Report of the Secretary-General on the African Union-United Nations Hybrid Operation in Darfur (S/2011/244)

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I. Introduction

1. The present report is submitted pursuant to paragraph 8 of Security Council resolution 1935 (2010), by which the Council requested me to report every 90 days on progress made towards implementing the mandate of the African Union-United Nations Hybrid Operation in Darfur (UNAMID). The report includes an assessment of progress made against benchmarks set out in annex II to my report to the Council of 16 November 2009 (S/2009/592), as well as the status of the political process, security and humanitarian situations, covering the period from 1 January to 31 March 2011.

II. Political developments

2. There has been some progress at the political level towards a negotiated resolution to the conflict and the launch of a Darfur-based political process.

3. The African Union-United Nations joint mediation continued consultations with the Government, armed movements and other Darfur stakeholders. On 29 January, the leaders of the Liberation and Justice Movement (LJM) and the Justice and Equality Movement (JEM) issued a joint statement reaffirming their commitment to the Doha negotiations and noting their intention to work together in reaching a comprehensive settlement to the conflict. The delegation of the Government of the Sudan, which left Doha on 31 December 2010, has returned to the talks. On 15 February, the Joint Chief Mediator, Djibril Bassolé, met with the leader of JEM, Khalil Ibrahim, in Tripoli. The JEM leader advised that his movement’s delegation in Doha had full authority to negotiate on behalf of the movement and confirmed that JEM was prepared to collaborate with LJM in negotiations with the Government.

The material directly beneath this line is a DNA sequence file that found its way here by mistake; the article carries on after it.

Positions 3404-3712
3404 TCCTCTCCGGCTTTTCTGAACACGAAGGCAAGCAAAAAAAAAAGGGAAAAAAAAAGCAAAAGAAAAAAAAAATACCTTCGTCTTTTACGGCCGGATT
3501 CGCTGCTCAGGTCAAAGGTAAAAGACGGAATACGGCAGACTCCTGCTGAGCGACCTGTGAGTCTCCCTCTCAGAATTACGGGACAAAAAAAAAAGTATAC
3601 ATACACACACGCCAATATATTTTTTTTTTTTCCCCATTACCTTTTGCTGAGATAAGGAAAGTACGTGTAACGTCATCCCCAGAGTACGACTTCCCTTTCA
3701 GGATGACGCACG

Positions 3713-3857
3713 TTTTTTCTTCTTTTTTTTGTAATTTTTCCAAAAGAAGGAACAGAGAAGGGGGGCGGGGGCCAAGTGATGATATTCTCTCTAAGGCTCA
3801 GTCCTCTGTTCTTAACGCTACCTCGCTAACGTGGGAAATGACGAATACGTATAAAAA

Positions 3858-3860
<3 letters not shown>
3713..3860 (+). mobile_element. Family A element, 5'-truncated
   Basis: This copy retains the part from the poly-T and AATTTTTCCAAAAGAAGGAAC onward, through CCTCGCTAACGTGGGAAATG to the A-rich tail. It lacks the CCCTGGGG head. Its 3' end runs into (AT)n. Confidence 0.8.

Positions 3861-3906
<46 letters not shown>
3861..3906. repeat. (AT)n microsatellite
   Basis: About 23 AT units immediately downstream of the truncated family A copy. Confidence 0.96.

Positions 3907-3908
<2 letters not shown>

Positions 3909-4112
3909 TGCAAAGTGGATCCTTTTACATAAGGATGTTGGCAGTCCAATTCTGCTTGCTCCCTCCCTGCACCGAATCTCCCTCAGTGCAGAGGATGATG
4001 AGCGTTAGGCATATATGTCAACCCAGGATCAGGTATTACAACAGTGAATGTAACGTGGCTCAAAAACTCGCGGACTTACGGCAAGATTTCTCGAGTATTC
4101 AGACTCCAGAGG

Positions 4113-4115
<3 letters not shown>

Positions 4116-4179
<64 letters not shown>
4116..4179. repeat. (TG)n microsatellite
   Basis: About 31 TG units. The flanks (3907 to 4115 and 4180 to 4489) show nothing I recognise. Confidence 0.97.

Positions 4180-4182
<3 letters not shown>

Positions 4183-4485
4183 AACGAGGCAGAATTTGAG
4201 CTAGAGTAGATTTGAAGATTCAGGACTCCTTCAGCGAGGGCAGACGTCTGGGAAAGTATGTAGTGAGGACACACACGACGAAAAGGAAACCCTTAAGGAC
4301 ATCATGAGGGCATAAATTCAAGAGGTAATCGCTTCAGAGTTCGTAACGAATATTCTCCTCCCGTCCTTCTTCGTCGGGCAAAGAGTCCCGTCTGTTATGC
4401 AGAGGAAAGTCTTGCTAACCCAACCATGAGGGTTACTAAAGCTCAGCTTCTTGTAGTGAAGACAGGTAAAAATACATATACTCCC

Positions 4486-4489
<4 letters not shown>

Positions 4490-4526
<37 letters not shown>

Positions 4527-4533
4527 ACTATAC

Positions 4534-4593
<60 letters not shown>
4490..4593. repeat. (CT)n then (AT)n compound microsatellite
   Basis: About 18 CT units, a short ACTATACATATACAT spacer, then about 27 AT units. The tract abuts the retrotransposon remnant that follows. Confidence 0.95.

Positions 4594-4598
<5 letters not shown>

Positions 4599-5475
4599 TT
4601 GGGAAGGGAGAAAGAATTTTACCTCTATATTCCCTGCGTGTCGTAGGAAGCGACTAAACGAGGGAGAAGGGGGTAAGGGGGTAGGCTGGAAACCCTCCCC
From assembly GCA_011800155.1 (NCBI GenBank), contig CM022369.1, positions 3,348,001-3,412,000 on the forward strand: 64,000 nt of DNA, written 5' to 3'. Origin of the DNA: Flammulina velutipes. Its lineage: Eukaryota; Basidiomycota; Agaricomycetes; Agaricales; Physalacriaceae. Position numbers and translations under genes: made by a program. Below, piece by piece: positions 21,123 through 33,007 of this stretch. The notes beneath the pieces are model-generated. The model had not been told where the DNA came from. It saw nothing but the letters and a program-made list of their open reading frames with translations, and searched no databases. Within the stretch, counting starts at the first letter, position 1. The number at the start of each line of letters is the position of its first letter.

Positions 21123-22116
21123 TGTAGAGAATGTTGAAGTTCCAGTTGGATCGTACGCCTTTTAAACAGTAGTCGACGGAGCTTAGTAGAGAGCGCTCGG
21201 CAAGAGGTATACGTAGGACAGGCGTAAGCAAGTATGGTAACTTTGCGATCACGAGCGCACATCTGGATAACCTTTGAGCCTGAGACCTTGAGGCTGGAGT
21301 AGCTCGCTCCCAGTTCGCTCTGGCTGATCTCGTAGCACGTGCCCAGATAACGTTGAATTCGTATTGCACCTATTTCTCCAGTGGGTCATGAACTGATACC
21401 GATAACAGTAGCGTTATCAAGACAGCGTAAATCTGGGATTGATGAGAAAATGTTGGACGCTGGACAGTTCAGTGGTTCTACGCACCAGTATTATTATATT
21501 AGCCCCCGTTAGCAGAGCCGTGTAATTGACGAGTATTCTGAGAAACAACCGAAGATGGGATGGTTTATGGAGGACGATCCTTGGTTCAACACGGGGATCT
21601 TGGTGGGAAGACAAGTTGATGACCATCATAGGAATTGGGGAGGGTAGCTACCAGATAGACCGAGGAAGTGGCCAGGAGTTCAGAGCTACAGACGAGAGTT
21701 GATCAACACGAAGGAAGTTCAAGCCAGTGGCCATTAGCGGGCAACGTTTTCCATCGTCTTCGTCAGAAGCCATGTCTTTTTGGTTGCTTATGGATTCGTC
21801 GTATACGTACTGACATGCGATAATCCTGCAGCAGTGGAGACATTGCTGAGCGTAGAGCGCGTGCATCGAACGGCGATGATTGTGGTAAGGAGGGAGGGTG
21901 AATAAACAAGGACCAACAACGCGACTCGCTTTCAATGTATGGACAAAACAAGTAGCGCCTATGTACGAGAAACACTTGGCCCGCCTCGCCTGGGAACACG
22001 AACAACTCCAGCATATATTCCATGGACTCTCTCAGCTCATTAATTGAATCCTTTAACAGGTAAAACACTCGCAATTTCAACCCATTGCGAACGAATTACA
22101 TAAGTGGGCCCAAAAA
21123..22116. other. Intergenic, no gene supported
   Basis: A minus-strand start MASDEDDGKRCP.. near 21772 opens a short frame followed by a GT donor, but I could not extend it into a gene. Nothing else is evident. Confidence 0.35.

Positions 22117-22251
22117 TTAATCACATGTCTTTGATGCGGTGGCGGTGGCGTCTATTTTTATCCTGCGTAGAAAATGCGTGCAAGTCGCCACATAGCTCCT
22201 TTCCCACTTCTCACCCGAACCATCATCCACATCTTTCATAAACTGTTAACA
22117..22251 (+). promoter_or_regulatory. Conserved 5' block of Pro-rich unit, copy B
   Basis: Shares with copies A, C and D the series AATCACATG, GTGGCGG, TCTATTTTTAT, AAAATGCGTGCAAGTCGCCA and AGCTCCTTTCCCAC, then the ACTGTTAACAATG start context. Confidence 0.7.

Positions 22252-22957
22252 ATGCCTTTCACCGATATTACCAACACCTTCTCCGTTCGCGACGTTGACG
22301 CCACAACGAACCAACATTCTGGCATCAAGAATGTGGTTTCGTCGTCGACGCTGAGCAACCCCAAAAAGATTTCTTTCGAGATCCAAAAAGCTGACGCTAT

4. On 17 February, the Joint Chief Mediator and the Minister of State for Foreign Affairs of Qatar held separate meetings with representatives of the Government of the Sudan, LJM and JEM to agree on the next steps in the negotiation process. It was agreed that the Mediator would provide the parties with a set of draft texts on each of the issues under negotiation, which together would serve as a framework for a final comprehensive agreement. Subsequently, JEM agreed to enter into direct talks with the Government.